In other words, if the more relevant alteration which occurs is LOSS OF ADIPOSE TISSUE (presumably the key reason for calling the bariatric surgery “successful”) then by choosing to focus on the SURGERY itself, a technological procedure, rather than focusing on the physiological alteration—the “successful” significant loss of adipose tissue—the researchers (and those who uncritically report the findings) subvert reality, in a sense, by subtly DIRECTING the reader’s attention AWAY from a rather obvious physiological process (e.g. the loss of adipose tissue) while SHIFTING the reader’s FOCUS onto a “psycho-social” alteration or MENTAL HEALTH consequence.
My observation may seem semantically unimportant (“you say potato…” etc). And perhaps the rhetorical choices of medical and scientific discourses are simply unintended, unfortunate forms of collateral damage.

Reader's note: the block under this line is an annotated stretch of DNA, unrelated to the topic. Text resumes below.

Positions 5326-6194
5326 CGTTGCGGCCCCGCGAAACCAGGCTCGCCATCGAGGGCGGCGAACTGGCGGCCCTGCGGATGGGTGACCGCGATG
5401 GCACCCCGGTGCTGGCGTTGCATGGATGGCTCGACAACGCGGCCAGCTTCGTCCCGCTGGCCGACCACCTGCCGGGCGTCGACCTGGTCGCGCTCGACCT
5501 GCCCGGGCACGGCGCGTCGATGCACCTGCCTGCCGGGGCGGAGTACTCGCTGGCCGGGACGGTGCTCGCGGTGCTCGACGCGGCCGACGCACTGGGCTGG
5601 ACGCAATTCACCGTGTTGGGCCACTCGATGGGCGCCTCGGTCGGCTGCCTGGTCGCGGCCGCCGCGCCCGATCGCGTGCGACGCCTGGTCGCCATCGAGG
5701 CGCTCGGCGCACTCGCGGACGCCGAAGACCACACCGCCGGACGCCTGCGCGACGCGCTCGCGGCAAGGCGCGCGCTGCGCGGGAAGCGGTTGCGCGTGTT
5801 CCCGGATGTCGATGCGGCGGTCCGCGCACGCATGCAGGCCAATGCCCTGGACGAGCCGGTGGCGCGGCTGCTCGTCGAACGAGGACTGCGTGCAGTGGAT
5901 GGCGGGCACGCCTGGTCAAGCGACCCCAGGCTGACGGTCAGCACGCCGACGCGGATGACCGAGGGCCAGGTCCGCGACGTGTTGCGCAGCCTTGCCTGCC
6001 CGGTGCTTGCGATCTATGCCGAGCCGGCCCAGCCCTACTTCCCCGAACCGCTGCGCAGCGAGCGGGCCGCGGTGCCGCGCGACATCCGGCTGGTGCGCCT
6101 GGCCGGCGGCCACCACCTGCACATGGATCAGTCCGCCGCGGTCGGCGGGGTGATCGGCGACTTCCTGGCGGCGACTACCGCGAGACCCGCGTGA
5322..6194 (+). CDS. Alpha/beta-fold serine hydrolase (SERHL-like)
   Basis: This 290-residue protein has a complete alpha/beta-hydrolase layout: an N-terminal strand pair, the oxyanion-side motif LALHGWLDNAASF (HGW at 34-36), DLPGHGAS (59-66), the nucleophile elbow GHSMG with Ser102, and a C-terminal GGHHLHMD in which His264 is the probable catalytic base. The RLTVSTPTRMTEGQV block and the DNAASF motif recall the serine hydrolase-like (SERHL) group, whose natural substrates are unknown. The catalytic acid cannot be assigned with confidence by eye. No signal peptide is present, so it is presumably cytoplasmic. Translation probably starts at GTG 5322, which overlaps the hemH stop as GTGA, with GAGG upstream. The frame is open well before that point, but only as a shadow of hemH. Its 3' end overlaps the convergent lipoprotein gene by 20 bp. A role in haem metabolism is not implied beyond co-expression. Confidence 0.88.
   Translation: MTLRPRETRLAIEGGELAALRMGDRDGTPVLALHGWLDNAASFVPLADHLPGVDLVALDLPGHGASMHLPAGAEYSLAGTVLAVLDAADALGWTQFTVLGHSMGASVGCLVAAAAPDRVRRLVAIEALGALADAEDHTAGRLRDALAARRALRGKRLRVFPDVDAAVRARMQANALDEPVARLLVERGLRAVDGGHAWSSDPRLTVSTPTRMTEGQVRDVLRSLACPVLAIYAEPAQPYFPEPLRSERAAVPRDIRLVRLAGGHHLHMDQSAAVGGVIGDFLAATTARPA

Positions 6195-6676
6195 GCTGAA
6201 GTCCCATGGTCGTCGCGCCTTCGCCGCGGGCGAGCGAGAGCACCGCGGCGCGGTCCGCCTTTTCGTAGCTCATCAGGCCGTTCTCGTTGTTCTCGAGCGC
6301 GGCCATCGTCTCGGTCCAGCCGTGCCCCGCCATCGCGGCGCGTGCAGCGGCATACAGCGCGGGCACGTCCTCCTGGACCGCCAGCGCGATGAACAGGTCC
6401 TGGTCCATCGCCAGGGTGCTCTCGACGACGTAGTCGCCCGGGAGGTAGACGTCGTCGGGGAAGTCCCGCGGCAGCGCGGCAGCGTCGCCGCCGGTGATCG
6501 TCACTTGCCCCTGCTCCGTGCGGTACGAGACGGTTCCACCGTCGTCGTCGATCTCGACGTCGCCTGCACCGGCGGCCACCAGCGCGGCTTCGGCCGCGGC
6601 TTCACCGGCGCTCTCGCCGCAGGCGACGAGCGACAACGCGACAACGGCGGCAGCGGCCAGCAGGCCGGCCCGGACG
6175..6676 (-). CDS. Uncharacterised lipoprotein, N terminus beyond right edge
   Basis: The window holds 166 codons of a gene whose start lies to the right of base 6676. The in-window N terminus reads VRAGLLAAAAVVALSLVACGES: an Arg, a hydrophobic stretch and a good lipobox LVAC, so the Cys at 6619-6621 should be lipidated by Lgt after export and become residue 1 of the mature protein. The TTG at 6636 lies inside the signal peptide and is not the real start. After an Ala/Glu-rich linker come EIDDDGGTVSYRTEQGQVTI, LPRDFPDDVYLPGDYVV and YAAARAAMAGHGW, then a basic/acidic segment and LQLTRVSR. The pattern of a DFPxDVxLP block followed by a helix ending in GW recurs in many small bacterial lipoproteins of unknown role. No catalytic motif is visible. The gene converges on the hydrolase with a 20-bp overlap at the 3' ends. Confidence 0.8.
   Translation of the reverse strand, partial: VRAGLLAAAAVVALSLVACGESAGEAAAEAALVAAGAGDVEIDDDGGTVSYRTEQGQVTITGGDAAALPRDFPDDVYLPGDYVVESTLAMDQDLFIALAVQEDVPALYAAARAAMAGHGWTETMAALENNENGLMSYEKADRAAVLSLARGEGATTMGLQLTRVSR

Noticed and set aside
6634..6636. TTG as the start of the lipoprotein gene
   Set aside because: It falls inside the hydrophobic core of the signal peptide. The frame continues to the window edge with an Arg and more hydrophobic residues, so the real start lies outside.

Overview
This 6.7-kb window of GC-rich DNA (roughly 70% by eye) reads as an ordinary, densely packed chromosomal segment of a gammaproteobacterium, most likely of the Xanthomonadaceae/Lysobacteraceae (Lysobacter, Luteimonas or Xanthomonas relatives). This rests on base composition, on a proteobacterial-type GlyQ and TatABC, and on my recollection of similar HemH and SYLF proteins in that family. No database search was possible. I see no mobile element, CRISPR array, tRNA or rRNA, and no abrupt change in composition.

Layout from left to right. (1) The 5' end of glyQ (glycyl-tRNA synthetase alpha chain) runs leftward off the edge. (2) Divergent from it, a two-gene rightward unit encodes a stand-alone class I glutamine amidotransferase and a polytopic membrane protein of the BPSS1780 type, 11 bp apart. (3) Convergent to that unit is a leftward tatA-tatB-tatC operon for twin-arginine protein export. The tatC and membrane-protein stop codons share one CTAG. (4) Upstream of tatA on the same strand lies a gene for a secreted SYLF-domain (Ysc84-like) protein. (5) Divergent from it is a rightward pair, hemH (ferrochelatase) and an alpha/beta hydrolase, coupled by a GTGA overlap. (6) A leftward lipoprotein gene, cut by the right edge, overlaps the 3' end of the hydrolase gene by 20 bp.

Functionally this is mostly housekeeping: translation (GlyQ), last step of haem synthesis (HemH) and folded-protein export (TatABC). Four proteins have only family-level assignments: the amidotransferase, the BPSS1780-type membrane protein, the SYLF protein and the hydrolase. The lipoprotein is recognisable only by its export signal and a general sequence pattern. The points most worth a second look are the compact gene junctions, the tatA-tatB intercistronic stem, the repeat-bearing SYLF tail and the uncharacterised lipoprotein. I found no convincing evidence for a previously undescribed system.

However, if (following “successful” surgery) the loss of adipose tissue creates a homeostatic alteration that represents a neuro-endocrine alteration (a PHYSIOLOGICAL imbalance), then it may be misleading or even disingenuous to focus attention on the apparent “psycho-social” alteration that results—as if THAT outcome (potentially increased risk for substance use) arises from the individual’s (pre-surgical) pathological proclivities to behave in “addictive” ways. Linking these complex behavioral responses to the person’s (pre-surgical) MENTAL or EMOTIONAL health status (“addict”)—rather than linking these alterations in behavior to the physiological imbalances that have occurred following the significant loss of endocrine (fat) tissue—would be like linking complex behavioral responses following the surgical removal of testicular, ovarian or thyroid tissue to (pre-surgical) MENTAL HEALTH issues.